Check Out Our Sports Photo Galleries Contact Us
New magazine aims to find success in recession
by Sarah Cooper
Nov 05, 2009 | 1539 views | 0 0 comments | 11 11 recommendations | email to a friend | print
<a href=>Tribune/Debra Reid</a> - Reno Style editor and cover girl Jessica Schneider holds her "fresh" magazine's first edition. The cover was shot by Reno photographer Franz Szony.
Tribune/Debra Reid - Reno Style editor and cover girl Jessica Schneider holds her "fresh" magazine's first edition. The cover was shot by Reno photographer Franz Szony.
Mix up a little sex, a little style and a little sass and you have a recipe for Reno’s newest magazine.

Reno Style magazine is the brain baby of Junkee Clothing Exchange owner Jessica Schneider and her staff of fashion fans. The product was launched in October into an industry that has seen a 27 percent plunge in revenue since January, according to statistics gathered by the Magazine Publishers of America.

So why start a free magazine when the magazine industry’s ship is taking on water? To Schneider, it’s a matter of keeping business edgy and taking advantage of opportunity.

“It is about being at the right place at the right time,” she said. “It is an exciting time to be in business. The strong will survive through this. You have to just reinvent yourself.”

Permanent features in the fashion-focused magazine include a sex advice column, an article on a young area entrepreneur and horoscopes. Everything else is as much of a mystery as what Schneider will wear tomorrow morning.

Schneider believes that by giving magazine advertisers a snappy, sassy place to promote their wares, she might catch those who are pulling their ads from other publications.

“I am really trying to make it work for the advertiser,” she said.

The free magazine appears in a smattering of local businesses such as the Chocolate Walrus and Junkee. For its inaugural run, the magazine printed 10,000 copies with Century Publishing in Post Falls, Idaho.

“I really did try to do local (in hiring a printer) but it was so much more here,” Schneider said. “I really believe in small, local business and I try to support that.”

The clothing-store-dame-turned-magazine-publisher has her fingers in several local startup businesses.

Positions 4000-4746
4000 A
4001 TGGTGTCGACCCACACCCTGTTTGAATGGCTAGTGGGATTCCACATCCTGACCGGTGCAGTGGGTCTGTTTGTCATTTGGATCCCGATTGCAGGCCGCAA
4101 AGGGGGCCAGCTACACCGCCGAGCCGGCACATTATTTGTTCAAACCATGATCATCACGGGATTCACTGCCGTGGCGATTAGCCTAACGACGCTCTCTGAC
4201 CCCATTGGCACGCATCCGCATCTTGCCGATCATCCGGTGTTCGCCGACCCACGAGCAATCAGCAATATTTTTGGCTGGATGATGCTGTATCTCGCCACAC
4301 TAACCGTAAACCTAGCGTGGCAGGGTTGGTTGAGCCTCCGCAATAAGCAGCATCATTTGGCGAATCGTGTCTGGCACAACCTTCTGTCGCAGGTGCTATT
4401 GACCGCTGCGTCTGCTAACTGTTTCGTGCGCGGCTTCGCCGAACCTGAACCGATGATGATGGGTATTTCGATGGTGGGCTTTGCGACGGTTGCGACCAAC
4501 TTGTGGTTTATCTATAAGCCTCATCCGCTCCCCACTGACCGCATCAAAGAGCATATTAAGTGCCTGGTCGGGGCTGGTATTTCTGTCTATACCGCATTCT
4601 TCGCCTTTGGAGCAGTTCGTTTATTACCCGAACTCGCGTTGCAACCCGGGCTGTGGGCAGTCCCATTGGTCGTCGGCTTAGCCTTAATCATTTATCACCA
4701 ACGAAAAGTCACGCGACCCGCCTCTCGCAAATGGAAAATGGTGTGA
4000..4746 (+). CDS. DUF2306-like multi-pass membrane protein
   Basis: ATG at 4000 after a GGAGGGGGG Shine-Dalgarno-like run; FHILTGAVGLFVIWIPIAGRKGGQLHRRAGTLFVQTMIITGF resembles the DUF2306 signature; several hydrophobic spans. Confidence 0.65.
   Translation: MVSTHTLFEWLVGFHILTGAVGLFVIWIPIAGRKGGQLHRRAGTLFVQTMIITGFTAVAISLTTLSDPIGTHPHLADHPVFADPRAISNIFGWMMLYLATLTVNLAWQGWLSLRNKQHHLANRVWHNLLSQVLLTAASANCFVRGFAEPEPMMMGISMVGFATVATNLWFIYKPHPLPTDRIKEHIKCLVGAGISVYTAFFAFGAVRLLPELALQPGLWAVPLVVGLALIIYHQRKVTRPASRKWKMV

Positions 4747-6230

In addition to running her funky brick clothing co-op on Virginia Street, Schneider broadcasts her style on the “Reno Style” TV show five times a week on Charter channel 3. She buys her own airtime for the shows, which have been running since 2008. She also owns an antique business that she runs out of the corner of her Virginia Street store. On the side, she dabbles in interior design work – mostly just as favors for friends.

“I guess I am addicted to the startup,” Schneider said. “It’s the chaos of it, the staff meetings, the planning …”

The 34-year-old business owner started her first small business at age 21: a small vintage clothing store in Gardnerville. What followed was a whirlwind of owning a Gardnerville bar, giving that up, moving to Reno, starting an interior design business, then starting up Junkee about a year and a half ago.

“I guess I learn by doing,” she said, adding that it would be the same great adventure with the magazine.

According to the Magazine Publishers of America, 54 magazines folded in 2008. The association’s report also stated that wilting advertising was the single largest factor in these closings. The report was published in August.

“You can’t ever get cocky,” Schneider said. “You have to keep your edge. … I do believe in the paper, in print. That’s part of being in the right place at the right time. I am going to be my own publication and find my own niche. In Portland (Ore.) I am a dime a dozen but here, I have a niche.”

The next issue of Reno Style, due out next month, will feature a story on Reno girls going to Sparks for some fun as well as ways to dress up for holiday cocktail parties and more.
Comments-icon Post a Comment
No Comments Yet
Featured Businesses